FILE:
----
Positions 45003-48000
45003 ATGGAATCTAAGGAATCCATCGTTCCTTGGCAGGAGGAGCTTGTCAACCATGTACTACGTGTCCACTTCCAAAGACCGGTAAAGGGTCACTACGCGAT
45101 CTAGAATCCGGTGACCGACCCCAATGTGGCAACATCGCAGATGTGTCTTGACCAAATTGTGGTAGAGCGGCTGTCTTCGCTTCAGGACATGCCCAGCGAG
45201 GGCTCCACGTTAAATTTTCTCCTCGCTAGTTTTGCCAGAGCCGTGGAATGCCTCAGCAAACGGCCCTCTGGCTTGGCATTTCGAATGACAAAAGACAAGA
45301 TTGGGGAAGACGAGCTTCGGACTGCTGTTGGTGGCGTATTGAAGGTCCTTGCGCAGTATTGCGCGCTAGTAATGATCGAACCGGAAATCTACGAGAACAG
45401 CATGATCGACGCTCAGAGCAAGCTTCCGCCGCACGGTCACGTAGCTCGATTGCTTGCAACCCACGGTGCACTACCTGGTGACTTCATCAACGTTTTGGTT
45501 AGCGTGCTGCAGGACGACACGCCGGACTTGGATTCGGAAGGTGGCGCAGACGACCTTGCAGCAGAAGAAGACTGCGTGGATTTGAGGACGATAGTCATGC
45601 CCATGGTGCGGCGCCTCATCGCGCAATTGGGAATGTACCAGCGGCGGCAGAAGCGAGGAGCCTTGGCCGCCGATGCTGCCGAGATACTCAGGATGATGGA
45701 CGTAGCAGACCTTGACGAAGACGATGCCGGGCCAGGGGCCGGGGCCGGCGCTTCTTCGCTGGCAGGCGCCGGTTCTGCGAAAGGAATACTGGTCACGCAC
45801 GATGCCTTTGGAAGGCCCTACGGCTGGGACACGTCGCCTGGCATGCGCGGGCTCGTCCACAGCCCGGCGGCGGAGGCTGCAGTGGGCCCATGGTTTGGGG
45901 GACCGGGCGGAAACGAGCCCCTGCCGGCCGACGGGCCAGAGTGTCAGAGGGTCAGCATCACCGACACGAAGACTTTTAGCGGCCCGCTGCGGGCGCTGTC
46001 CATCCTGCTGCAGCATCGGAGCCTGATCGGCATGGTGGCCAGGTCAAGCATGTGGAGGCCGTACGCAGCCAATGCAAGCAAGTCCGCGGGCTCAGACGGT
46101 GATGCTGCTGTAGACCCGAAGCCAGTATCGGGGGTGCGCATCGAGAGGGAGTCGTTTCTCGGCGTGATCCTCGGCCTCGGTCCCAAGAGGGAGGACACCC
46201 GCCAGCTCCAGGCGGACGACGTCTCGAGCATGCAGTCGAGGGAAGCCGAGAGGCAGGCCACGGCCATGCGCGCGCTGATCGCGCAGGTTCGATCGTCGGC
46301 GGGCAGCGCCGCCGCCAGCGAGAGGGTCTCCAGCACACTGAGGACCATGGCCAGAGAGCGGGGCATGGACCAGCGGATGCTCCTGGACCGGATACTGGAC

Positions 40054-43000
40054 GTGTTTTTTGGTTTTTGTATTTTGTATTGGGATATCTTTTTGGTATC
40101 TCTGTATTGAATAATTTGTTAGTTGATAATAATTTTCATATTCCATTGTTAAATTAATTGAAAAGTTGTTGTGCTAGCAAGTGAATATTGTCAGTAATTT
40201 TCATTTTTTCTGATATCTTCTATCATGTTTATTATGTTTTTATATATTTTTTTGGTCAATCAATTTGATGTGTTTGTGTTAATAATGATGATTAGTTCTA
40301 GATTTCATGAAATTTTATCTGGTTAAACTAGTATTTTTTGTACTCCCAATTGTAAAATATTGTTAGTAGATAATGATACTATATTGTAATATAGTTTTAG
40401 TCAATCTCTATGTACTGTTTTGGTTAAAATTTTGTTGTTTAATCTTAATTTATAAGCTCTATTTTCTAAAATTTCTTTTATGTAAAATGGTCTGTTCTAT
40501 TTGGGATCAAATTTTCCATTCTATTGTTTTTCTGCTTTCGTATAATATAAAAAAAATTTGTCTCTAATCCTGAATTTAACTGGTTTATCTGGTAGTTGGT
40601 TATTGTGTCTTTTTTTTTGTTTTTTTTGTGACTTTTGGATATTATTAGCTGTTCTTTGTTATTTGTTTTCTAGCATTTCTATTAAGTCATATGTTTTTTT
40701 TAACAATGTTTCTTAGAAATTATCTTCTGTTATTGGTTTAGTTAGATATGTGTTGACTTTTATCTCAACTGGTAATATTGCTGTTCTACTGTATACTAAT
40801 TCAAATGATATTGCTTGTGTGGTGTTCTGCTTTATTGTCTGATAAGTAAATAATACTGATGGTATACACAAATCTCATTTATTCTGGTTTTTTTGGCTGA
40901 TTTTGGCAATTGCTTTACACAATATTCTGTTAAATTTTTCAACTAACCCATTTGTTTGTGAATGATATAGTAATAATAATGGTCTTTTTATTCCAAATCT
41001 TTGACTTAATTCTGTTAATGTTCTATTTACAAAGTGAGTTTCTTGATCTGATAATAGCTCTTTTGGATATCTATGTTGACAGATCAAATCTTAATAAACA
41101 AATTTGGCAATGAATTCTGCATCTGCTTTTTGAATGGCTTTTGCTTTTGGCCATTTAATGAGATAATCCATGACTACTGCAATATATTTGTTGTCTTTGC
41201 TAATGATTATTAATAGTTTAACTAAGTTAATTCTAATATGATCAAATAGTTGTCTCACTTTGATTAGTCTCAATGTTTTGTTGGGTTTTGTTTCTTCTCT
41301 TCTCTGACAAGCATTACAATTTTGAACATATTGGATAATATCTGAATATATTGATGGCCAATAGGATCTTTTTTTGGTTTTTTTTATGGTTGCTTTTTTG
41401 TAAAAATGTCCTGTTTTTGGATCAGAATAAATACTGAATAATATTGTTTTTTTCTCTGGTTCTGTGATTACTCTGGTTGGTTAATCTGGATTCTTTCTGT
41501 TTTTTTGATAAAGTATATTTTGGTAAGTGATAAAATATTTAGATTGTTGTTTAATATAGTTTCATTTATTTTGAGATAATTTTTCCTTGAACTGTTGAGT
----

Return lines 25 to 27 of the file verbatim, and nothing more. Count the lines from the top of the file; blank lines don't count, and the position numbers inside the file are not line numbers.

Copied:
40801 TCAAATGATATTGCTTGTGTGGTGTTCTGCTTTATTGTCTGATAAGTAAATAATACTGATGGTATACACAAATCTCATTTATTCTGGTTTTTTTGGCTGA
40901 TTTTGGCAATTGCTTTACACAATATTCTGTTAAATTTTTCAACTAACCCATTTGTTTGTGAATGATATAGTAATAATAATGGTCTTTTTATTCCAAATCT
41001 TTGACTTAATTCTGTTAATGTTCTATTTACAAAGTGAGTTTCTTGATCTGATAATAGCTCTTTTGGATATCTATGTTGACAGATCAAATCTTAATAAACA